- Statins can be effective in lowering small LDL particles, but may not be as effective as with large LDL particles.
- Research has shown that a low-fat, high-carb diet can increase levels of small LDL particles, which are less related to heart disease risk.
- High saturated fat diets raise LDL cholesterol levels, but mainly affect larger LDL particles rather than small ones.
- Low carbohydrate diets and weight loss are effective in lowering small LDL particle levels in individuals with high levels of this trait.
- There is a genetic component to these traits, and some people may require more intensive treatments if statins are not effective.
- Cholesterol numbers measure the weight of cholesterol, while looking at particles provides information on their number and size.
- The advice to cut saturated fat and increase carbohydrates may not be accurate, as combining saturated fat with starches and sugars is detrimental.
- Variation exists in the population regarding metabolic health and genetic predisposition to conditions like diabetes.
- Following a low carb diet can significantly reduce the prevalence of the atherogenic small LDL trait by up to 95%.
- Lifestyle changes, including diet modifications, can effectively manage these traits and are not predetermined by genetics alone.
Controversies Surrounding Meat Consumption and Dietary Recommendations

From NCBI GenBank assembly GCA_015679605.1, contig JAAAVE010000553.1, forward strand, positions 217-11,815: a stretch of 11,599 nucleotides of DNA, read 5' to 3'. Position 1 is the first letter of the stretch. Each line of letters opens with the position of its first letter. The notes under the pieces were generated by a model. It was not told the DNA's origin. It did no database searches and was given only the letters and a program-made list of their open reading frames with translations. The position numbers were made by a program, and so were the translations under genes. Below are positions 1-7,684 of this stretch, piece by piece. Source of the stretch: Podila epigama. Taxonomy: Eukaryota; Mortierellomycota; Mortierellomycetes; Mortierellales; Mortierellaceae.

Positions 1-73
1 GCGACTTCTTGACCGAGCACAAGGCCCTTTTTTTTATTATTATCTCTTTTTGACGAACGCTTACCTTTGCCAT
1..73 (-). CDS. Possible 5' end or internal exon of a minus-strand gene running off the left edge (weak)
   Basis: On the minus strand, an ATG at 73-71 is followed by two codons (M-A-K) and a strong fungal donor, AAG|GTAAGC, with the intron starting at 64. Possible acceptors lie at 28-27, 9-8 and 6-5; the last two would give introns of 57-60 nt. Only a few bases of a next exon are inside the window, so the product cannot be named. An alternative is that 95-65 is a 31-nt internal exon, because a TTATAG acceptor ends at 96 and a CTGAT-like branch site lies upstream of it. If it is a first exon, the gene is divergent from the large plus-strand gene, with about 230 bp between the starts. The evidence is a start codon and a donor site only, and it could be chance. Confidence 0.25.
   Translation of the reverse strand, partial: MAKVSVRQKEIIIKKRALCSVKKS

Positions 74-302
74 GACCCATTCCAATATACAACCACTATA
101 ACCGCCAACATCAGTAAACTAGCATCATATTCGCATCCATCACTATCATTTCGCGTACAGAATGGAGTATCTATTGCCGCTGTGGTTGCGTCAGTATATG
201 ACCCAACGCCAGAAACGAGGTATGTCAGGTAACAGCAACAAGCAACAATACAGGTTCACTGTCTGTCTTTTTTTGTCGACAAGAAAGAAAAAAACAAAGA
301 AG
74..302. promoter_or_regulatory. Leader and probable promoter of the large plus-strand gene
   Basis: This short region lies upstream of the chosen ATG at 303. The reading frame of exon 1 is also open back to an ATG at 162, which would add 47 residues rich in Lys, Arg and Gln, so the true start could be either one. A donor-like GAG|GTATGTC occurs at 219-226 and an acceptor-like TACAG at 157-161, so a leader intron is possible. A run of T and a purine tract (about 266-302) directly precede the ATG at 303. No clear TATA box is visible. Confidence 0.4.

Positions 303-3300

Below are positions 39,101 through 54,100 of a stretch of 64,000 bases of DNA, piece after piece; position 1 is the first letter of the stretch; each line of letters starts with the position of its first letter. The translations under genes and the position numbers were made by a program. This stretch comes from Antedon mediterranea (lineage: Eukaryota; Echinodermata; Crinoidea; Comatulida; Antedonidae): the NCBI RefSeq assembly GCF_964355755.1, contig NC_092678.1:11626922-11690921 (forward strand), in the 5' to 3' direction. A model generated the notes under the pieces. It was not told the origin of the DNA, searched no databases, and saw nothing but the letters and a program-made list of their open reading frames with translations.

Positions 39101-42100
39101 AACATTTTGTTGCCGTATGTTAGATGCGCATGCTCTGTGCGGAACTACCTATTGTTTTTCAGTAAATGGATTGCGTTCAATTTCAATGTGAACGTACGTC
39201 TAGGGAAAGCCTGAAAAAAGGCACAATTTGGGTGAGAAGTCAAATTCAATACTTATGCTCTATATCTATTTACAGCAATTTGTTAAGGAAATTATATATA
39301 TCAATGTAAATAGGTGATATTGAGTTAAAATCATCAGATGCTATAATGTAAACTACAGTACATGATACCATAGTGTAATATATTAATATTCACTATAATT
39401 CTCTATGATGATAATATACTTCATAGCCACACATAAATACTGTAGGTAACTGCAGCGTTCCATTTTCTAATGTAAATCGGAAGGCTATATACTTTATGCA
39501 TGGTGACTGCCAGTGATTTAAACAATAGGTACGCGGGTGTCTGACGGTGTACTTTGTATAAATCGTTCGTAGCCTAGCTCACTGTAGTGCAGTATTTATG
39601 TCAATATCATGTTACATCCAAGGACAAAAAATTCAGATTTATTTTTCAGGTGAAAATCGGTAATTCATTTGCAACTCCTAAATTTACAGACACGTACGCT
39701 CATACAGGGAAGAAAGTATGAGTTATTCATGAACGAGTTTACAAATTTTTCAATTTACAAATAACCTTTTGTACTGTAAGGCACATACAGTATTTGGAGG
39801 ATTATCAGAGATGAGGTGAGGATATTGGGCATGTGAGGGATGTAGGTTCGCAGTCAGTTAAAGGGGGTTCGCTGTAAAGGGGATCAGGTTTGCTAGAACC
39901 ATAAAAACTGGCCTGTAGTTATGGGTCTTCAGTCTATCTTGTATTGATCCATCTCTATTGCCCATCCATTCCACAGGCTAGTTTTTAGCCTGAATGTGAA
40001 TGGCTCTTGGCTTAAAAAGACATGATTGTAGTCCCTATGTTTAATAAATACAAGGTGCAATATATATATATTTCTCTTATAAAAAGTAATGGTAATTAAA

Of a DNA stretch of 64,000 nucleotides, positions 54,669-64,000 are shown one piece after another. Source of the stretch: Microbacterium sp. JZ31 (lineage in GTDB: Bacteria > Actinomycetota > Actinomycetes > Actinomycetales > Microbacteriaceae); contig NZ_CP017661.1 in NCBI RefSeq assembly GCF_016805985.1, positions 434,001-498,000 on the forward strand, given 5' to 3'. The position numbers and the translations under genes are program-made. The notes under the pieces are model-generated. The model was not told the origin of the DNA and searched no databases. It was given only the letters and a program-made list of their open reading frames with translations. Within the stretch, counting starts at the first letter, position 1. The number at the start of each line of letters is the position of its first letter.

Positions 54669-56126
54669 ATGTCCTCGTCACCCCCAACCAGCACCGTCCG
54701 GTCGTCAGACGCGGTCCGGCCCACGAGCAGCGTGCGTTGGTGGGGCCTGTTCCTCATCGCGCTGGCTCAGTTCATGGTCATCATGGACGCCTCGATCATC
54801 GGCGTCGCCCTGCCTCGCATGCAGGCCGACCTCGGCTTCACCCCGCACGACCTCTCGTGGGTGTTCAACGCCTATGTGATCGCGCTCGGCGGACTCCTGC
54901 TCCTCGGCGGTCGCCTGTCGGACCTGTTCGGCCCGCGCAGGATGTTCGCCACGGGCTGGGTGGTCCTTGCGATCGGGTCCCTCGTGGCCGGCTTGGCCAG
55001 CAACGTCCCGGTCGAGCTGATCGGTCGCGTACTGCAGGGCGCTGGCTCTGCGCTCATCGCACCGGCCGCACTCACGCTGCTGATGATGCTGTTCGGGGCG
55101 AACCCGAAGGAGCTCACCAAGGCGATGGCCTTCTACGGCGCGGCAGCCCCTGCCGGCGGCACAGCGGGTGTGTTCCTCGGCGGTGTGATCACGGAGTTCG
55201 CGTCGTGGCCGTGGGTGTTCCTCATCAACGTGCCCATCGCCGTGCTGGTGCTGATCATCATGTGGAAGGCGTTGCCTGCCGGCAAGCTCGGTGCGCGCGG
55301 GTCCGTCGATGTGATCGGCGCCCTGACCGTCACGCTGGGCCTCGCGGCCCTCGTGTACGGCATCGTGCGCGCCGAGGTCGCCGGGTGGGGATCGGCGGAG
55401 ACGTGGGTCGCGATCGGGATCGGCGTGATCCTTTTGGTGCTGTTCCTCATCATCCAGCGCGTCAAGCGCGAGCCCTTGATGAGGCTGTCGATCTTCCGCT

33:43 - 41:11
- Saturated fat is not consumed as a substance itself, but rather in the context of foods.
- Whole fat dairy products, such as yogurt and cheese, may have heart health benefits unrelated to saturated fat.
- Meats are more complicated, with some saturated fats raising cholesterol levels.
- Increasing the size of LDL particles does not make them completely harmless.
- There is controversy surrounding the effects of meat consumption on health, including potential risks of type 2 diabetes and cancer.
- Nutritional epidemiology, which relies on population studies, is a major basis for dietary recommendations but has limitations.
- Observational studies on meat consumption may have confounding factors that affect the results.
- The speaker developed a test that measures the number of particles in the blood, including LDL and HDL particles.
Advanced Testing for Cholesterol Particles
40:46 - 48:41
- Assays used to measure particles in the blood, including LDL, HDL, and VLDL particles.
- The units used to measure these particles are nanomoles, not milligrams.